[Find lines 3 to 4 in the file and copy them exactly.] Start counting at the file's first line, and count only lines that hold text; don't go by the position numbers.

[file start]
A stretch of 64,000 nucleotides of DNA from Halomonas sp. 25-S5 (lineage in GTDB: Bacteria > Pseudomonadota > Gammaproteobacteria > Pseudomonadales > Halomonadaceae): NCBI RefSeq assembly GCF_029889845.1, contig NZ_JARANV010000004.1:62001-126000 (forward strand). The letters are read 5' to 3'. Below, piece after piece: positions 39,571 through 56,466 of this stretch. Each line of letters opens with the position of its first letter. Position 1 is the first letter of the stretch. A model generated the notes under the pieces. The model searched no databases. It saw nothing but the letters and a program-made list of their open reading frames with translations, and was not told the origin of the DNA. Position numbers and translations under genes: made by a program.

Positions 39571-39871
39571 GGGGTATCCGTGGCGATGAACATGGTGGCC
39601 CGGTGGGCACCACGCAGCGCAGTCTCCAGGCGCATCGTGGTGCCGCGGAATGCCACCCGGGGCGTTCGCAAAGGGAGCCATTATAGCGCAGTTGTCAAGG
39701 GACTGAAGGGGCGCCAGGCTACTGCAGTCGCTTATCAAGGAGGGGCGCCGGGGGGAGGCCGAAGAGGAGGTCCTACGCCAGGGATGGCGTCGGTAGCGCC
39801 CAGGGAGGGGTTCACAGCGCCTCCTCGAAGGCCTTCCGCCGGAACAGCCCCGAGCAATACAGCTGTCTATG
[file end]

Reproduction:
39571 GGGGTATCCGTGGCGATGAACATGGTGGCC
39601 CGGTGGGCACCACGCAGCGCAGTCTCCAGGCGCATCGTGGTGCCGCGGAATGCCACCCGGGGCGTTCGCAAAGGGAGCCATTATAGCGCAGTTGTCAAGG